> > One example from this stack overflow question: question > > http://stackoverflow.com/questions/40814933/how-do-the-perl-6-set- > > operations-compare-elements > > > > my $num_set = set( < 1 2 3 4 > ); > > say "set: ", $num_set.perl; > > say "4 is in set: ", 4 ∈ $num_set; # False > > say "IntStr 4 is in set: ", IntStr.new(4, "Four") ∈ $num_set; $ True > > > > As noted is the thread it's unexpected and a likely trap that's > > difficult to explain to beginners. > > > > The current implementation is supposed to make it easy to form sets > > of > > general objects. But in practice even that's fragile. Consider: > > > > my $v = 42; > > my $s = set($v); > > $v does role {}; > > say $v ∈ $s; # False > > > > I suspect the general idea of using .WHICH as a discriminator between > > elements isn't working well in practice. > > > > Maybe we should pull this back and use something simpler and more > > inclusive such as .Str?
> > Thanks for taking time writing this up, however, I'm going to reject > this ticket. > > There's little reason to make a major, breaking change to a large > feature of the language, making it much less powerful, just because a > single beginner used poor documentation and got confused. > > The author of that SO question created another ticket (RT#130184) and > the documentation has since been amended to explain that `< ... >` > quoters differ from qw// quoters and that they create allomorphs. Feel > free to submit further improvements to either allomorphs or set bag > mixes page > (https://github.com/perl6/doc/blob/master/doc/Language/setbagmix.pod6 > ) > > I'd even argue the allomorphs alone are the cause of that person's > confusion and not setties and baggies using object identity to discern > their elements. And aside from edge case where the angle brackets > double as numeric literals, they're pretty easy to explain to > beginners: for numbers, you get a subclass of Str and a particular > Numeric, since the parser doesn't know which one you meant and making > them all Str would make the feature less useful. If you meant a > specific numeric type, coerce the stuff you get, if you meant always > Str, use qw// quoters instead (there's also > http://modules.perl6.org/dist/Quantum::Collapse module). > > If a set based on .Str is needed, one can use set <1 2 3 4>».Str. The > proposal to use .Str instead of object identity would make ['a', 'b', > 'c'] be equivalent to element ['a', ['b', ['c']]], or [[['a'], 'b',] > 'c'], or string 'a b c', or class Foo { method Str { 'a b c '} }. In > fact, it'll also treat all of these as the same object: class { method > bar {} }, class {}, class { has $!foo }; class A {}; class B is A {} > because all of their .Str is an empty string. > > This would make the feature rather error prone. >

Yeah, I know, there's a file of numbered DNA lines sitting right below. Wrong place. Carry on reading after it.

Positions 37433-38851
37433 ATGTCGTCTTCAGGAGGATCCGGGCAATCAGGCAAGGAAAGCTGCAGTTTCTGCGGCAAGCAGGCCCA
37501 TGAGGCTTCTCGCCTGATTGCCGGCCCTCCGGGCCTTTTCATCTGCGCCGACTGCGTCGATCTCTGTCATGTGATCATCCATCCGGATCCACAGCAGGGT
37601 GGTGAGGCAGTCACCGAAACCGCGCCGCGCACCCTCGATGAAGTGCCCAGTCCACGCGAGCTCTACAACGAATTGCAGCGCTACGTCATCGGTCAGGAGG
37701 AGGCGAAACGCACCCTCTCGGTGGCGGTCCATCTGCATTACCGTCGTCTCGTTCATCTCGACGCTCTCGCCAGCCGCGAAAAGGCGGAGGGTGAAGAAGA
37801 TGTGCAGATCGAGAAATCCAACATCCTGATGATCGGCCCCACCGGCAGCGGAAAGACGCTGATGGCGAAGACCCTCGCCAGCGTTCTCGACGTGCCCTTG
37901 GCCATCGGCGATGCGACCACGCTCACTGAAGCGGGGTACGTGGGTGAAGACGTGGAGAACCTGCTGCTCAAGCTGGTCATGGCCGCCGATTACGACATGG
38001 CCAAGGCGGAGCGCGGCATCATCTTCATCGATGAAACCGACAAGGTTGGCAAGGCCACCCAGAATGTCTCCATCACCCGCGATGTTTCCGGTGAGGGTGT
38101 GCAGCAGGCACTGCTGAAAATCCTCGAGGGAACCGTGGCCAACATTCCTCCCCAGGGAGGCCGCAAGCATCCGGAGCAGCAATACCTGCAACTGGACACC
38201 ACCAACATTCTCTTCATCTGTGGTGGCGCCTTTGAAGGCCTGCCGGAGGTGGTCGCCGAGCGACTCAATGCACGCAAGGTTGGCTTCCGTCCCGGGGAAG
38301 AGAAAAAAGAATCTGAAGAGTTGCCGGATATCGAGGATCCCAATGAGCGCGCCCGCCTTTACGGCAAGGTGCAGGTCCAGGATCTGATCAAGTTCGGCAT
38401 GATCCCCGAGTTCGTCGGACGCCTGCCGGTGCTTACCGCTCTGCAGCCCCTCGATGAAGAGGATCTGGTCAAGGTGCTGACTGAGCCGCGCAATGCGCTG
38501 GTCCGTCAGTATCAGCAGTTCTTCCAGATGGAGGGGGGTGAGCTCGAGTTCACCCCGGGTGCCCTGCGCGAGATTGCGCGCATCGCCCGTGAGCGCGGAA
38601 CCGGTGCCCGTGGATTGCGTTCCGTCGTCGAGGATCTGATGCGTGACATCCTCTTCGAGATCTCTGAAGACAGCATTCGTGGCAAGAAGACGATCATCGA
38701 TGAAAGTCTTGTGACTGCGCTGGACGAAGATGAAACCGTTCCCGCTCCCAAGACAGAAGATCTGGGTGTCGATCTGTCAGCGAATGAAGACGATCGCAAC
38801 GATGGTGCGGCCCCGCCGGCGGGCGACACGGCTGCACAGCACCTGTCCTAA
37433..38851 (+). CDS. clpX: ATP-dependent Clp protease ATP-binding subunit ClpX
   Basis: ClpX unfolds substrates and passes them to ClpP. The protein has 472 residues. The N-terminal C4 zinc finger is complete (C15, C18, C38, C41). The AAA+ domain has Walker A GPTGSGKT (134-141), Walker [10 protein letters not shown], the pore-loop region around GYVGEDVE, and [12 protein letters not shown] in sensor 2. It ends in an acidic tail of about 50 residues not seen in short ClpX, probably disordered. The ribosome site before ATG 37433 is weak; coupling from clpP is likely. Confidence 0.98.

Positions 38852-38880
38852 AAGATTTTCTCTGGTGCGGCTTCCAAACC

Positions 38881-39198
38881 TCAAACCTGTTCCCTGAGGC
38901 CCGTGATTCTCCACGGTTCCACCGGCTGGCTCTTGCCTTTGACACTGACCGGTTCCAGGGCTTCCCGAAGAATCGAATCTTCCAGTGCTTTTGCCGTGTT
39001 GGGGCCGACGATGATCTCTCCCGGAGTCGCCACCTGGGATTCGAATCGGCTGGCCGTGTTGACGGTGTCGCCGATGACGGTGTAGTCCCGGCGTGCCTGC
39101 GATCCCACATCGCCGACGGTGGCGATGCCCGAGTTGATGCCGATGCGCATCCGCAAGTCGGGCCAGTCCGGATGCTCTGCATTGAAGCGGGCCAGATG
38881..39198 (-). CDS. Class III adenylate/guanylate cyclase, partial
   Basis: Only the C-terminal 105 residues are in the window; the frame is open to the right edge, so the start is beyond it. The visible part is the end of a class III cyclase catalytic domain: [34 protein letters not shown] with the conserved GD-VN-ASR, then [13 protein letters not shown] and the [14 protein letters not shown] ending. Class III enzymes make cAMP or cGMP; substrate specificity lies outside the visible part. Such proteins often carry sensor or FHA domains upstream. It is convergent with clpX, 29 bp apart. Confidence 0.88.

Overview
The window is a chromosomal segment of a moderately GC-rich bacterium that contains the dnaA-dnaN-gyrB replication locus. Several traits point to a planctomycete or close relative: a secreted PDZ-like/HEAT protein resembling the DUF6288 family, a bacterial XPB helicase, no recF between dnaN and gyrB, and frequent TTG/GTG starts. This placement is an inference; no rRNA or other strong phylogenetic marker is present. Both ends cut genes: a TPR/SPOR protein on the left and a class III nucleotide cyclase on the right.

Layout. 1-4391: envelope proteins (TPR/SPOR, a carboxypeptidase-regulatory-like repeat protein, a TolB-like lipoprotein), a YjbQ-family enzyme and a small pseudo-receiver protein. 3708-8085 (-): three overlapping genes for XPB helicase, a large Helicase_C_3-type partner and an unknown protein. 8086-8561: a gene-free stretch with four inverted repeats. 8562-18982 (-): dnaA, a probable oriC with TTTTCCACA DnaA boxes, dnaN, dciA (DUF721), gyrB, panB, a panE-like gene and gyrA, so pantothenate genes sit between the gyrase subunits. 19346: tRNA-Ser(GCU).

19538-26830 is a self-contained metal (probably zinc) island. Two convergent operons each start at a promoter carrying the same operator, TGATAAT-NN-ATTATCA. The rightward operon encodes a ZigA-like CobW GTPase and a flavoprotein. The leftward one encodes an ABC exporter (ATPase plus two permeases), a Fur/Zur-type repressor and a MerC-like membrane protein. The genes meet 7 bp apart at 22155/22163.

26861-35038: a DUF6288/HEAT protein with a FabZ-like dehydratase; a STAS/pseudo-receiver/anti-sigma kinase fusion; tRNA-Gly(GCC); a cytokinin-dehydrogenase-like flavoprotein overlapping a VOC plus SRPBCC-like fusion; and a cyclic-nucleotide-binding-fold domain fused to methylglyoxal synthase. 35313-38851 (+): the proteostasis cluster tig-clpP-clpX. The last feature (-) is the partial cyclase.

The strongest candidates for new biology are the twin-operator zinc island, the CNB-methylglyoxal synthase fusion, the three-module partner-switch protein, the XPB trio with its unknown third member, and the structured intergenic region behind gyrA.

> > Applying a role to the object has had the side effect. Its no longer > > recognized as being an element in the set.
> > That's because it's a completely different object. Even with the .Str > proposal that can be effected, since `"foo"` and `"foo" but "bar"` > would not be considered the same items in the set, since their .Str > values are different. > > In summation, I don't think power should be stripped from features for > the sole reason of making them more palatable to absolute beginners. > Improved documentation is the correct solution. > > Cheers, > ZZ